Over the past 50 years, the space between rows (i.e., the pitch) has compressed by an average of 4 inches. Some budget carriers offer only 28 inches between seats, the tiniest space yet allotted on a commercial flight. Chairs have also transformed, from pillowy cushions to fire-resistant-but-minimal pads, each less than 20 pounds. Trimmer profiles, though, slide butts back in the seats, restoring a few inches of lost legroom.
Until the ’90s, it was rare to find someone in the middle seat; most flights were less than two-thirds full, and people (naturally) grab windows and aisles first. That empty space meant passengers had more room to stretch out, boarding moved more quickly, and bin shortages were blessedly uncommon. Today, cheaper fares mean nearly nine out of 10 spots are taken on an average flight.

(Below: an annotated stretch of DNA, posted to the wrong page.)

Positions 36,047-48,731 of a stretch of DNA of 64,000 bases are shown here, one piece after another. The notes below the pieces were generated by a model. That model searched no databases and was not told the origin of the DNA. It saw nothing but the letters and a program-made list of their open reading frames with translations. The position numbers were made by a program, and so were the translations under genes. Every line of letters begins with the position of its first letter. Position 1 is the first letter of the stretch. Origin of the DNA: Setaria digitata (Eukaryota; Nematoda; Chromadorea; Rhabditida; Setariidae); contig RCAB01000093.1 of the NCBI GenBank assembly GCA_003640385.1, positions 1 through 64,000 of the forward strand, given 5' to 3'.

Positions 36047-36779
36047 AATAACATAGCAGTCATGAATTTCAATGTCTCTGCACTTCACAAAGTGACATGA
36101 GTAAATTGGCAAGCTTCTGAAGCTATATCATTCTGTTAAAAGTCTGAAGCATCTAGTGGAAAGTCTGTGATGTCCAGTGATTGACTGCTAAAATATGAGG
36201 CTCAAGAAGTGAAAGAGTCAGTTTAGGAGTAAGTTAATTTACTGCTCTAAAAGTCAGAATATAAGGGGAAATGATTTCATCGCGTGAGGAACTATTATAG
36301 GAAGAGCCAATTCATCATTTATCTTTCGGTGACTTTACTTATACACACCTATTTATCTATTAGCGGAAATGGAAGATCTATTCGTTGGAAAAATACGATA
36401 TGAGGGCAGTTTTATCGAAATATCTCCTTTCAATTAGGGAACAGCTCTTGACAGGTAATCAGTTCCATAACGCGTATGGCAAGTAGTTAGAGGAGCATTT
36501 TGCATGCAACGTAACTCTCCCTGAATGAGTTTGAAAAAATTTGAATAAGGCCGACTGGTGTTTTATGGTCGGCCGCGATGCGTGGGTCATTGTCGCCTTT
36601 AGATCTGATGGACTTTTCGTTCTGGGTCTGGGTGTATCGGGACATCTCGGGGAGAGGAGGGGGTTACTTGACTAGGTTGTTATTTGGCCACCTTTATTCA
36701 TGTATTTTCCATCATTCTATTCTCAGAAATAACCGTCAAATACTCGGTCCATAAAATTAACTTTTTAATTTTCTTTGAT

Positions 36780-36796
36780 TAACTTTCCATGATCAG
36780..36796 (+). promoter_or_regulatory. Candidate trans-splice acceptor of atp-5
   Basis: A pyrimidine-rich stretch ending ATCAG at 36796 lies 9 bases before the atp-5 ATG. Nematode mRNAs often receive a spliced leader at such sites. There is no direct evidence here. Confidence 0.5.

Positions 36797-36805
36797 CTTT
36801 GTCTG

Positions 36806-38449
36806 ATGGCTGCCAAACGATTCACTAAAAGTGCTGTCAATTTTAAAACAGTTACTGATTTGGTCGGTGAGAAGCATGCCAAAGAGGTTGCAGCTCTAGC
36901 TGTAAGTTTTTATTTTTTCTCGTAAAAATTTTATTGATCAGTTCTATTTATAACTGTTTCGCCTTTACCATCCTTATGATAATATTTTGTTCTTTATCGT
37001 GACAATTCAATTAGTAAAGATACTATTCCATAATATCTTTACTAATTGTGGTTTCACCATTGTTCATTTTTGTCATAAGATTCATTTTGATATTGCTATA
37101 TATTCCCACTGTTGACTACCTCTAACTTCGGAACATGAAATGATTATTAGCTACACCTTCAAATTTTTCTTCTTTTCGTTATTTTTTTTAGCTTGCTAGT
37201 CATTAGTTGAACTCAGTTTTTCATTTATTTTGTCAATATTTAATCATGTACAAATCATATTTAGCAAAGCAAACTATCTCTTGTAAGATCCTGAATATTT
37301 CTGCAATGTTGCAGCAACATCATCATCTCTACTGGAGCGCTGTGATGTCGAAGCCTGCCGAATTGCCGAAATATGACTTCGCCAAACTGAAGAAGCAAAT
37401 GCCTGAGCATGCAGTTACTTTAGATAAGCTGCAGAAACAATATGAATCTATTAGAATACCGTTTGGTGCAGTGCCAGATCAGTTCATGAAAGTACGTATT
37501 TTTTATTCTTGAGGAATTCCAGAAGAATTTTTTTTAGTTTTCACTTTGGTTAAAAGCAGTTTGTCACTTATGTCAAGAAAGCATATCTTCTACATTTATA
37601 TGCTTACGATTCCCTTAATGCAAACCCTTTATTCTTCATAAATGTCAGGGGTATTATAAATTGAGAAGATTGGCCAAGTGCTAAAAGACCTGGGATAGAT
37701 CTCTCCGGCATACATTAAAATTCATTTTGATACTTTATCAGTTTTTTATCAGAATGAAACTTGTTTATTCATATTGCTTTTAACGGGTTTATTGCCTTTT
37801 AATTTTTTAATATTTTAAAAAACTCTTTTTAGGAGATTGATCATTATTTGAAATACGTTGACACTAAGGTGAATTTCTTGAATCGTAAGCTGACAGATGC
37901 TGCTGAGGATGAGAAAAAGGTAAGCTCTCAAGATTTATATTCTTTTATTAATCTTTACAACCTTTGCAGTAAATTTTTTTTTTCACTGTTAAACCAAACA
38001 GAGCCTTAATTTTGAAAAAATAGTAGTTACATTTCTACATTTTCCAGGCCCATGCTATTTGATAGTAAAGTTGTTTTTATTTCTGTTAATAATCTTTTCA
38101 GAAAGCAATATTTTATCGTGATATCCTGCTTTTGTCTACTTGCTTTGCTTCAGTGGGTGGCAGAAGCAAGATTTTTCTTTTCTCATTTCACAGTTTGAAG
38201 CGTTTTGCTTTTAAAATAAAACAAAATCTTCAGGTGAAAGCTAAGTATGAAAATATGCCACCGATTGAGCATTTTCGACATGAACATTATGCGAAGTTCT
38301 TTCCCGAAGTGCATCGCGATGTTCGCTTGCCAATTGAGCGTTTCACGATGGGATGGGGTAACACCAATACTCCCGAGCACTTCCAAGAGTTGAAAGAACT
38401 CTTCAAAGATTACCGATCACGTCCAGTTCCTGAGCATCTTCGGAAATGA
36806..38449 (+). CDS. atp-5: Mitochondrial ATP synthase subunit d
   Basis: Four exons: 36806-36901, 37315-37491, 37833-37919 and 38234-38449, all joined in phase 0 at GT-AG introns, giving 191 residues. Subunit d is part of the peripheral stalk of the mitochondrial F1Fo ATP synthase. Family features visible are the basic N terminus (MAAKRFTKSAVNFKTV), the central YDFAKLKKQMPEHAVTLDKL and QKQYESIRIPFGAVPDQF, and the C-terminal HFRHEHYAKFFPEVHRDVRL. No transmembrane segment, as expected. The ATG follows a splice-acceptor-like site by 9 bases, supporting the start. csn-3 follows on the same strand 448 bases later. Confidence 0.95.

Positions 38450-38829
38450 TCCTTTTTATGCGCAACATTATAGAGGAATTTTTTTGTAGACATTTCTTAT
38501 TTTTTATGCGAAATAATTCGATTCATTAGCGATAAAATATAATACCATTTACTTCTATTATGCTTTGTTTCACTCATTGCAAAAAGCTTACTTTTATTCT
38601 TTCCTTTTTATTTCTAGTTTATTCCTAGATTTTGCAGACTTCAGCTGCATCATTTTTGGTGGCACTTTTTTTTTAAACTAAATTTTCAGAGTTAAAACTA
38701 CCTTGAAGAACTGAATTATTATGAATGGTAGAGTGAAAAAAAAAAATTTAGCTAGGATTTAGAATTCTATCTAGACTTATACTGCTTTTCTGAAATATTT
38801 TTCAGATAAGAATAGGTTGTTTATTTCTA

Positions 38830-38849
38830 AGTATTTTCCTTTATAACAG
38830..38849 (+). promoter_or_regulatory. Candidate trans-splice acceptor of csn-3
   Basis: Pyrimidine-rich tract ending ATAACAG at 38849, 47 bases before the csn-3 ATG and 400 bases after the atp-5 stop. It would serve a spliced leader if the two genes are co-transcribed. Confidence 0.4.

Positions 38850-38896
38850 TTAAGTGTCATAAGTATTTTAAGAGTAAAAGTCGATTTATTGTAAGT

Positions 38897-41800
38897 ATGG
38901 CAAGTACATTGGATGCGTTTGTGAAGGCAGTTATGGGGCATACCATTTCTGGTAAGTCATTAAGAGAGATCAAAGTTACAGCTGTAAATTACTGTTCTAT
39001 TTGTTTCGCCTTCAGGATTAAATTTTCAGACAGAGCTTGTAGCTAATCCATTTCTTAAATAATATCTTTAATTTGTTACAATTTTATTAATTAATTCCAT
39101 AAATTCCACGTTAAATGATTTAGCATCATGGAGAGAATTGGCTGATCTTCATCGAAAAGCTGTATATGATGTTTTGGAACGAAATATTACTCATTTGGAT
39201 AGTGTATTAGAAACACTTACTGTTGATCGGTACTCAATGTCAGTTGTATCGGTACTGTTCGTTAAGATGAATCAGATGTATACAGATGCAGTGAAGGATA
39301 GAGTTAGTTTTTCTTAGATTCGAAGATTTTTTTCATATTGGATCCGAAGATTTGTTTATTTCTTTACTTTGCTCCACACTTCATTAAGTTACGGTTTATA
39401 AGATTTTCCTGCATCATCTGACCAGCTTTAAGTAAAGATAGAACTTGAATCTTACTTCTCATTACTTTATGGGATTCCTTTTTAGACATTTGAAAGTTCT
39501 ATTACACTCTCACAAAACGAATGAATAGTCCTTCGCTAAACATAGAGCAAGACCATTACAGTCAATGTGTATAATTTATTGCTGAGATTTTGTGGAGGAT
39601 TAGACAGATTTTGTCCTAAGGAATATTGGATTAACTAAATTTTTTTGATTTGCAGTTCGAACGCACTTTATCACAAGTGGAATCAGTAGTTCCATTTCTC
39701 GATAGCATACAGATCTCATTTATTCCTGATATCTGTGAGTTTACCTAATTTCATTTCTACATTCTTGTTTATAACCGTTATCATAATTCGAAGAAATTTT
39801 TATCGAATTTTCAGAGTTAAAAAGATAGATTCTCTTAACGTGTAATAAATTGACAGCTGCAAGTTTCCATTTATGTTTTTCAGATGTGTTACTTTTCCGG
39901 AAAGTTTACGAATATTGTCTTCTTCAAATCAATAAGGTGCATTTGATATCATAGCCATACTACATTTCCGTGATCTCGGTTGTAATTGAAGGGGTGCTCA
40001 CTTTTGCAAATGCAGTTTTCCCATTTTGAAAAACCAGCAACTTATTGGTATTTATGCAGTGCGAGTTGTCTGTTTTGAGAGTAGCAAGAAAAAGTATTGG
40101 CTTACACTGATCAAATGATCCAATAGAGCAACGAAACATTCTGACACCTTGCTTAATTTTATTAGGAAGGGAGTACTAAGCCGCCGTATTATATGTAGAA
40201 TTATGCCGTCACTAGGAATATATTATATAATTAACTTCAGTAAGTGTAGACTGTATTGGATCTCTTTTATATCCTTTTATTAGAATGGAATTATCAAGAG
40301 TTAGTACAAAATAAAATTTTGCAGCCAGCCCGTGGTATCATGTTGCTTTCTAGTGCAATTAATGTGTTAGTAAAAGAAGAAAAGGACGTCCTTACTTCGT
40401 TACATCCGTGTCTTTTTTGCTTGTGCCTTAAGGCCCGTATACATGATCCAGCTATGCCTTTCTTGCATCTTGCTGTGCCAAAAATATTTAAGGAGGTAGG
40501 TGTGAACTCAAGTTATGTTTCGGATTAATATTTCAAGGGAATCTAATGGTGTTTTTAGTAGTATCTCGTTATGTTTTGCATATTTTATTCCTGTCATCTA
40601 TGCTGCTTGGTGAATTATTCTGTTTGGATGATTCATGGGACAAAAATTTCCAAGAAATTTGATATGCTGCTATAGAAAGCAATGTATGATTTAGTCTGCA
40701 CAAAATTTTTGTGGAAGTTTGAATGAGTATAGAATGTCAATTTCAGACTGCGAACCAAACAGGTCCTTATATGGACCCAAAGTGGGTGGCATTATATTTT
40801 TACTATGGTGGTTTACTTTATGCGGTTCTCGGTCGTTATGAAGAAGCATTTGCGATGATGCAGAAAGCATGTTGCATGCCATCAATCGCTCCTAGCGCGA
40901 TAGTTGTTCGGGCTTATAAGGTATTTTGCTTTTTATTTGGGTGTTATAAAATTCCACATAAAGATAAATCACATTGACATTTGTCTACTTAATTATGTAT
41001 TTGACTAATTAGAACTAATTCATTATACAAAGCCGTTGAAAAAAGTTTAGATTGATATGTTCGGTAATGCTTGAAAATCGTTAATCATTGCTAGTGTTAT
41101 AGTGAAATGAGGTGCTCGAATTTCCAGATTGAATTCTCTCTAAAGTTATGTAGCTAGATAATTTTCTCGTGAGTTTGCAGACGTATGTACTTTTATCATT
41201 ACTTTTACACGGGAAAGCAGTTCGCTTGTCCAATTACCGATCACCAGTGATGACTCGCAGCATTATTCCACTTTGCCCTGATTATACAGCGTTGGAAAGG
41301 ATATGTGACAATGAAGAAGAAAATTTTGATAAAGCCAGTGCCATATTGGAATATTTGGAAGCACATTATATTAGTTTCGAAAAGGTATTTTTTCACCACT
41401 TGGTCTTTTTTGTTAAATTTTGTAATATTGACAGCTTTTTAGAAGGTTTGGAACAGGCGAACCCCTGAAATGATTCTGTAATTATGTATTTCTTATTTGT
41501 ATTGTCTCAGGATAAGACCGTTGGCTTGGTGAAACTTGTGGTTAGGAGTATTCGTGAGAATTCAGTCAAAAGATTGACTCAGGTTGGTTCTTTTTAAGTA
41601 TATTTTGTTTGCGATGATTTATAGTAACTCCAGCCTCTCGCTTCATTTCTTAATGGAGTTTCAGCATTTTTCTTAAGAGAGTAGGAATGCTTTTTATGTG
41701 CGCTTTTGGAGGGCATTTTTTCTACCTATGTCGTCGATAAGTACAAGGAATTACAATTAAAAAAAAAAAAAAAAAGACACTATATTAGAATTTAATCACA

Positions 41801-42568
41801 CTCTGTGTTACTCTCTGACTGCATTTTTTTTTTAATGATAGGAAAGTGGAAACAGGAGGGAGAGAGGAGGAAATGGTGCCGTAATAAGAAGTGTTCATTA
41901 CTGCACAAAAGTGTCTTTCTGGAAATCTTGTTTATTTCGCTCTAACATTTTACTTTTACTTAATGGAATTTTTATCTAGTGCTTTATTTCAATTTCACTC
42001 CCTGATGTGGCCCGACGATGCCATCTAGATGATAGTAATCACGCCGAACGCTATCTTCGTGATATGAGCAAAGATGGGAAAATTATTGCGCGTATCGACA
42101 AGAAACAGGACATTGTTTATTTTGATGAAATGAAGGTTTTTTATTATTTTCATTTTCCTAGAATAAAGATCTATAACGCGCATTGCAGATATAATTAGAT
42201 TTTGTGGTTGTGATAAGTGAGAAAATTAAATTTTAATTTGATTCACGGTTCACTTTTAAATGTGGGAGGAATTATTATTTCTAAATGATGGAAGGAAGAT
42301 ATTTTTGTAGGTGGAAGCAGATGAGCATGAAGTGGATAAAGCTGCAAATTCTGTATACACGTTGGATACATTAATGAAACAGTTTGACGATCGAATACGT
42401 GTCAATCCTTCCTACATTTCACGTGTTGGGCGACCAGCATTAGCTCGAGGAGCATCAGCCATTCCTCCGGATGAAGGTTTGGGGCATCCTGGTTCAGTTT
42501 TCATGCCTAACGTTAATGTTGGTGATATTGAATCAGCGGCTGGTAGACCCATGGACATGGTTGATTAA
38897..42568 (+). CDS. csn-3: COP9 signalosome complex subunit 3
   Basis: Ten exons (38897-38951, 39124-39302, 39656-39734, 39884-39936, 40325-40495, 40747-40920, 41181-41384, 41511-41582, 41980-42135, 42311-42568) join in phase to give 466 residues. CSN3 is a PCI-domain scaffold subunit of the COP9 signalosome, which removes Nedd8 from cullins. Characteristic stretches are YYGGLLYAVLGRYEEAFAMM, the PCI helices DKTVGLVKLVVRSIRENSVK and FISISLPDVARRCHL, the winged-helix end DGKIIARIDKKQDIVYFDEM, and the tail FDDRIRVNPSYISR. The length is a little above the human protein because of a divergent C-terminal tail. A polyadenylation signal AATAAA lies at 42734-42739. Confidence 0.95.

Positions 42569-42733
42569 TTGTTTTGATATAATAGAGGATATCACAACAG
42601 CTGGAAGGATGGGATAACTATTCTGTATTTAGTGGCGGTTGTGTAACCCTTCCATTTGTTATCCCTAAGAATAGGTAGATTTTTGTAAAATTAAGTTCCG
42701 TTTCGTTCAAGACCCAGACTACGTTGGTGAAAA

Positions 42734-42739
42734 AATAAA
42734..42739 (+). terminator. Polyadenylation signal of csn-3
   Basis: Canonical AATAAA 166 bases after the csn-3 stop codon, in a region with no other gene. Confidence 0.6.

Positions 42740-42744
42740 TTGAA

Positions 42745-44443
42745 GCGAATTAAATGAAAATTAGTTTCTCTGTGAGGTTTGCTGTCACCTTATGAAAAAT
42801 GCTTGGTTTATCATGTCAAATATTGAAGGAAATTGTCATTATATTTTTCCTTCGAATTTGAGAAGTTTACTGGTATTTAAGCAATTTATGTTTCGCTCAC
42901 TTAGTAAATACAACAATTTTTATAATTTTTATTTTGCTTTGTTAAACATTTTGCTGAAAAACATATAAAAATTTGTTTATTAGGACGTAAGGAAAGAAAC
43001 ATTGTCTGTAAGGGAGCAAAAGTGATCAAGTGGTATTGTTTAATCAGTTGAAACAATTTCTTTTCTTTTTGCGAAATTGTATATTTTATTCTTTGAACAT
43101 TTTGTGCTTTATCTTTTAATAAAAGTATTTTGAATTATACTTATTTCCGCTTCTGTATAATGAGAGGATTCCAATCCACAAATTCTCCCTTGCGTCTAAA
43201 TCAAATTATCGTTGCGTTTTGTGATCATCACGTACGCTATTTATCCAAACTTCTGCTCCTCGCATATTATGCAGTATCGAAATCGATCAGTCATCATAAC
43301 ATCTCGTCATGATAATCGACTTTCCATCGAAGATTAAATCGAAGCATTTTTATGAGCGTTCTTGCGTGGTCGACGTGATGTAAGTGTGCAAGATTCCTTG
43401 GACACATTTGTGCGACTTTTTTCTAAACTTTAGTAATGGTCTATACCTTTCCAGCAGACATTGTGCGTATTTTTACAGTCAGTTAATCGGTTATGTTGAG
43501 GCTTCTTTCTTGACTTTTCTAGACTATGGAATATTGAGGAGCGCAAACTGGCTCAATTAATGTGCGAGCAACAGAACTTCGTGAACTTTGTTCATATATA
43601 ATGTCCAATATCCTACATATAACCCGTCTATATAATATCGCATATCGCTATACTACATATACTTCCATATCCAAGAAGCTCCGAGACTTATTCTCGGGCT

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And yet, you grow
As legroom contracts and seats narrow, passengers’ bodies are going in the opposite direction. Most Americans are more than 25 pounds heavier than their 1960s counterparts. That extra weight generally hangs around people’s waists, making the squeeze between armrests tighter. We’ve also grown an inch taller, bringing seatbacks and luggage bins even closer.
This article was originally published in the Fall 2018 Tiny issue of Popular Science.